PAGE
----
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ULTRAMATIC: What Fluid to Use
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For all versions of the Ultramatic, the factory originally called for Type A automatic transmission fluid (ATF). An improved version of fluid was later announced (see SC Vol. 29, No. 8) for the Twin Ultramatic, AQ-ATF - also known as Type A, Suffix A. However, neither of those formulations is available today.

In the beginning, there was no fluid specification for any automatic transmission other than Type A, but as mechanical technologies evolved, so did fluids. By the 1960s, Ford had developed Type F to replace Type A for its transmissions. GM continued to specify AQ-ATF, until the late 1960s, when it introduced Dexron. However, Type A, AQ-ATF, and the original Dexron formulation could no longer be produced when whale oil, used as a friction modifier, was eliminated in the 1970s, due to a moratorium on whale hunting. During the 1980s, Ford migrated to Mercon, which was essentially the same as Dexron II. The evolution of ATF types gets progressively more confusing as time goes by, as a succession of synthetics blends began to emerge in the late 1990s.

Getting back to Ultramatics, my father, who went on to a GM store after working as a mechanic in a Packard dealership, had once told me to use Dexron in place of Type A. Recent online explorations affirm that Dexron is backwardly-compatible to AQ-ATF and Type A.

However, after a complete drain and refill (including the converter) with Dexron II in my '56 Patrician, I noticed a moan from the Direct Drive clutch (when engaged) under light throttle. I worried that a full tear down and clutch replacement was needed, but before I ever got to that point, similar complaints from others who had tried Dexron revealed that refilling with Type F often provided relief.

In the absence of other hydraulic/mechanical issues, ongoing discussion, here, continues to favor the use of Type F in units that have original equipment or factory-approved replacement clutches and bands.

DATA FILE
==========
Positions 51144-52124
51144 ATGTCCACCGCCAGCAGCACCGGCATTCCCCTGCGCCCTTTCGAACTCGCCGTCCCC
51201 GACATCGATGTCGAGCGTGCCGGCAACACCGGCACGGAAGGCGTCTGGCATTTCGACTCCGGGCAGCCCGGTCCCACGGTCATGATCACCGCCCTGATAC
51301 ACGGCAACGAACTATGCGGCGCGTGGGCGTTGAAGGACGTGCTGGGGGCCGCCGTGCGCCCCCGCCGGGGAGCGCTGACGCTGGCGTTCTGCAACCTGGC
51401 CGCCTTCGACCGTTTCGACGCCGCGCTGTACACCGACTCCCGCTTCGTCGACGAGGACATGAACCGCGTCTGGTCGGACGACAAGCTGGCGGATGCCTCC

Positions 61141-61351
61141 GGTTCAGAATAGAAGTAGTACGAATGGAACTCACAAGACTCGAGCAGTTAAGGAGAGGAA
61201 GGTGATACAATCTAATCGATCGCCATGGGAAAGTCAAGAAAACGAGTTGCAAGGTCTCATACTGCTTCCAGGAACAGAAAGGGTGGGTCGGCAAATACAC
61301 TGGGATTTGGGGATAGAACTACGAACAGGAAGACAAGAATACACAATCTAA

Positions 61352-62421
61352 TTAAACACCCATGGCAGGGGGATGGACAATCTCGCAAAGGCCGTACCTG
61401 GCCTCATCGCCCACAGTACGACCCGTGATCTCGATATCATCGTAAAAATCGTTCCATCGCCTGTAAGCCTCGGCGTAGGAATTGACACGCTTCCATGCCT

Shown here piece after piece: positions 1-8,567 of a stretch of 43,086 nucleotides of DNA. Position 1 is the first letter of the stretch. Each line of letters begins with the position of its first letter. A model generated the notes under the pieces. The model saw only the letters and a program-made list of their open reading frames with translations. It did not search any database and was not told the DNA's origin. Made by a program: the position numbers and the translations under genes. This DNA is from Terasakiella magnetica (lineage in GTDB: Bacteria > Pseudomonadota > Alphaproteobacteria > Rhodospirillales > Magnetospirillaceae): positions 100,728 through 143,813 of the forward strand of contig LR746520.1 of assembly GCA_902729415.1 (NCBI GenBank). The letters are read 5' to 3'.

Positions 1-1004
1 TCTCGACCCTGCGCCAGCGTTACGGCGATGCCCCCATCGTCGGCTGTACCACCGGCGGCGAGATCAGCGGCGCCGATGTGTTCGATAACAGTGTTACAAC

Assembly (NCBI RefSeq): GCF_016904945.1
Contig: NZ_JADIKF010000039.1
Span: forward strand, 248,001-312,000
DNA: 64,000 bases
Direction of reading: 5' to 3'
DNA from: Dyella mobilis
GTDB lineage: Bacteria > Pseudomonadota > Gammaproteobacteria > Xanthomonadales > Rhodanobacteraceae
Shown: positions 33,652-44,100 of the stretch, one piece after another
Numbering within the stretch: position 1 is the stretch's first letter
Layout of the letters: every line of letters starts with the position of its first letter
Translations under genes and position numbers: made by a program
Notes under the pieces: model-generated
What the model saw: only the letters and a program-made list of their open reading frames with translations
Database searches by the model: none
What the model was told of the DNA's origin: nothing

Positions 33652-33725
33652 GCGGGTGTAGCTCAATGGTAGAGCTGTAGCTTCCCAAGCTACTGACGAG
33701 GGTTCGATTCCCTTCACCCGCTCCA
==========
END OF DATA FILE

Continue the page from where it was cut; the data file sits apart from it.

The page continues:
Supplier data describes Type F as a high static friction fluid that allows the shifting clutches to lock up or engage quickly. Put simply, Type F is "more sticky" than Type A, while Dexron is "more slippery". Friction modifiers used in Dexron offer a smoother shift, but that suggests increased clutch slippage, which might lead to faster wear of the linings.

On the other hand, one has to wonder if the Dexron formulation might be more appropriate for those units which have been rebuilt using modern, GM-type, friction materials. Kanter Auto seems to indicate that it is NOT required with their kits:


We've not heard from other suppliers (yet).

Although I haven't checked on the availability of Type F, locally, I found web pages featuring the product from major suppliers, like Mobil, Pennzoil and Castrol. Type F also seems to come up online discussions in agricultural circles. However, I've since read that Type FA will replace Type F.

Meanwhile, some owners - following a tip from member Turbopackman - have reported improved performance with their Ultramatic by using B&M Trick Shift fluid, which I've heard is essentially Type F with dye and a friction-modifying additive.

In conclusion, both Dexron and Type F appear to be acceptable alternatives for the Ultramatic; the choice depends on how your transmission is built and performs.

Posted on: 2009/8/5 13:18
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